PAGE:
Artists: Don Kramer, J.H. Williams III, Joe Benitez & Marcos Marz
I have been going through my Batman stories over the last few months, mainly focusing on the key modern stories, having started with Hush, and progressed from there. This however is my first review of a story that's purely Detective Comics, though it's also my tenth Batman review in total since Hush.
Batman has to solve a series of cases, with some notorious Gotham City criminals getting in his way.
This was a fantastic collection of comics, all being very unique, and entertaining. Most of the issues in this book are written by Paul Dini, with Royal McGraw writing the second last issue. Both writers did an excellent job in this book, but I have to give most of the credit to Dini, as besides writing all bar one of the issues, most of his were also much more exciting. What I loved most about the writing throughout the book though was how diverse it was, as although I love a story that progresses through a book it's nice to get a collection of one-shot stories, especially when they're all very unique and entertaining. I also loved how each story also had a slightly different style, and pace to it, as if one didn't appeal quite as much as you'd hope the rest most likely will. The action throughout these stories was also handled perfectly, as although some finished a bit suddenly they were all extremely exciting.
The art in this book was also brilliant, as although there was four different artists each one suited the story, or stories that they worked on. Don Kramer would be the artist to work on the most issues, having done three out of the six issues collected with the legendary J.H. Williams III, as well as Joe Benitez, and Marcos Marz working on one issue each. It's hard to pick who's the best artist out of these as they are all amazing, but Williams III probably just gets it, as his artwork is simply beautiful. Kramer however being on the most issues caught my attention more, and I especially loved seeing him draw the Joker as he looked as crazy as ever, and Kramer's tone made the story a lot more fun. All the artists also did a brilliant job of showing the characters facial expressions, adding a lot of depth to the issue as well as making it extremely easy to tell what they were thinking.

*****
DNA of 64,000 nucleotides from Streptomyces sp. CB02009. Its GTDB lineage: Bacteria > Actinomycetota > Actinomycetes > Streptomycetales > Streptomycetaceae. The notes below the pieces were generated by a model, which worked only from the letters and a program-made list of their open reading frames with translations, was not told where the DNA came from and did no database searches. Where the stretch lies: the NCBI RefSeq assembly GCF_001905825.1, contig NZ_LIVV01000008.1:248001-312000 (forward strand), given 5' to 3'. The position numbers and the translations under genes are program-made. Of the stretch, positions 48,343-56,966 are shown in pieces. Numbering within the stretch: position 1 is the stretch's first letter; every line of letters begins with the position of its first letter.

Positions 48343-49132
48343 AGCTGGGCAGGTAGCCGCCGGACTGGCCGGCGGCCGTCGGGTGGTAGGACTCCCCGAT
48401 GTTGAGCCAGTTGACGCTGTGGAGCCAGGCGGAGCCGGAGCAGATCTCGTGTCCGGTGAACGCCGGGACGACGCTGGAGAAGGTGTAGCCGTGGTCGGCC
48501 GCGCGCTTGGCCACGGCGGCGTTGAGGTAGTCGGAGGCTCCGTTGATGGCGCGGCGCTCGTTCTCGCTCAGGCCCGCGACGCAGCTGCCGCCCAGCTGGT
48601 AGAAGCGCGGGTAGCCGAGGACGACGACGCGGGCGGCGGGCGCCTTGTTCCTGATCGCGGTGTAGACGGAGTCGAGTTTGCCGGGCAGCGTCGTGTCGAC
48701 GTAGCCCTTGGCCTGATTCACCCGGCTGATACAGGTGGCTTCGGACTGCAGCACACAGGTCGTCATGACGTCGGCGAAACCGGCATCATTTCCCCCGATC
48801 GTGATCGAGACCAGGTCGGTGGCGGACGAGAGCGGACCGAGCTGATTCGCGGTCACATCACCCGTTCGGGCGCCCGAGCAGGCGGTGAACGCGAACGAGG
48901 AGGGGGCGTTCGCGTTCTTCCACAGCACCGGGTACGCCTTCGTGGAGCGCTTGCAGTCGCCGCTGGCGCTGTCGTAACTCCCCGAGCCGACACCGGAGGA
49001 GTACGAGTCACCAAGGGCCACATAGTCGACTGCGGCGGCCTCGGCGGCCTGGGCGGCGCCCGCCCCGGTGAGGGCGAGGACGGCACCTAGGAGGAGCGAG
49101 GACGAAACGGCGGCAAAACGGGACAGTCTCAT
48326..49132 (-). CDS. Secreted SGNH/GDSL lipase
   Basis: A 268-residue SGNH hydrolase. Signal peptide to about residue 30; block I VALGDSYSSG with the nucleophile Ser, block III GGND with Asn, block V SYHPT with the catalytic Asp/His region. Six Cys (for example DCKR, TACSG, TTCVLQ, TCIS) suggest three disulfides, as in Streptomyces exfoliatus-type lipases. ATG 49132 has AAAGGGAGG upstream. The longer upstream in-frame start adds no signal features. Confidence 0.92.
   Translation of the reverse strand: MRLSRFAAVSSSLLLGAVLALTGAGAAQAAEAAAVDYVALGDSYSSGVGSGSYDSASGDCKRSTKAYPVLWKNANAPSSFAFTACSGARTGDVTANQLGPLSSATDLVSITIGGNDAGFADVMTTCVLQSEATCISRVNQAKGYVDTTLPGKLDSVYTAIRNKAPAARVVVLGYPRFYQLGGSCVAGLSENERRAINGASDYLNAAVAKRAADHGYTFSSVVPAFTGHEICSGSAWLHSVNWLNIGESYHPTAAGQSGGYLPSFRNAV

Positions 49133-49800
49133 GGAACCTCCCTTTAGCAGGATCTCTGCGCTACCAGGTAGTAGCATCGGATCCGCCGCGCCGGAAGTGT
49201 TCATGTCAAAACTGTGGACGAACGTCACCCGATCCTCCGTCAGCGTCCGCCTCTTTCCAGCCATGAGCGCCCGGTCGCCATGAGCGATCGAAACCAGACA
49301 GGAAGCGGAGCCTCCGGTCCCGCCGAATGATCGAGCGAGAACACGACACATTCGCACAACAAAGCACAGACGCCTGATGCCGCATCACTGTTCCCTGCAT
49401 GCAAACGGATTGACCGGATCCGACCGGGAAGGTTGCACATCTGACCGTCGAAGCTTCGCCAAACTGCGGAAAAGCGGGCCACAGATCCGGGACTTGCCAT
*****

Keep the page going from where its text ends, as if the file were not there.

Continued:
With a title like Detective you'd expect a lot of detective work to be going on, and you'd be right. It's always nice to see the Dark Knight doing what he does best, as although having his family, and technology has made it so he doesn't have to do quite as much detective work, it's always nice whenever he does. All the different cases that Batman investigates in this story are interesting, and I love the monologue narrative that we get from Batman during it. I did however feel that some of these investigations had rather abrupt endings, as with all the fantastic build-ups some of the endings felt rushed. This however is expected from stories that last one issue, and the ones that were brilliant all the way through were truly astonishing.
The second story in this book would see the Riddler turn over a new leaf, becoming a private detective. Now with Riddler being one of my favourite villains of all time I always like to see him make an appearance, though unfortunately he's not always used to his strengths. I however felt that this would be a great turning point for the Riddler, as although the concept would be played for too long, it was nice to see him go against the Dark Knight in a different fashion, sticking to the law. I also loved the dialogue from Riddler in this story, and also enjoyed seeing him continue his private detective job in the background of the remaining stories in this book.
This book would also see a lot of Batman's classic villains make appearances, with the key three noticeable ones being Joker, Poison Ivy, and Penguin. Now I'll talk about Joker's appearance a bit later, but it was nice to see both Penguin, and Ivy in this book, and I especially loved the way that they were used as it was so different to how they're usually involved with Ivy needing Batman's help, and Penguin trying to turn legit. Both encounters were extremely entertaining, with Ivy's being really exciting, and Penguin's being fun, and slightly humorous.
My favourite story in this book however would be the last one, which would feature Joker kidnapping Robin (Tim Drake). Now it's been clearly established that Joker likes to torture, and kill Robin's, even going out his way to try and kill Black Mask for taking his job when he killed Stephanie Brown. This story was however extremely lighthearted, reminding me of Batman: The Animated Series, which Dini was one of the key writers for. I also loved seeing my favourite Robin put in this position, as although I'd have been really upset if he somehow died, I enjoyed seeing him try and work out a way of escaping, and defeating the Joker.
This was an amazing book, collection some outstanding stories, and although some were much better than others it was very fun, and entertaining. The style, and uniqueness of each story showed that this was written by Paul Dini, as it had a very similar feel to Batman: The Animated Series which he was a key writer for. The stories themselves were also extremely dramatic, and exciting, and I'd highly recommend this collection to anyone, especially if you were a fan of Batman: The Animated Series.
The next Batman book I'll be reviewing will be Batman and Son.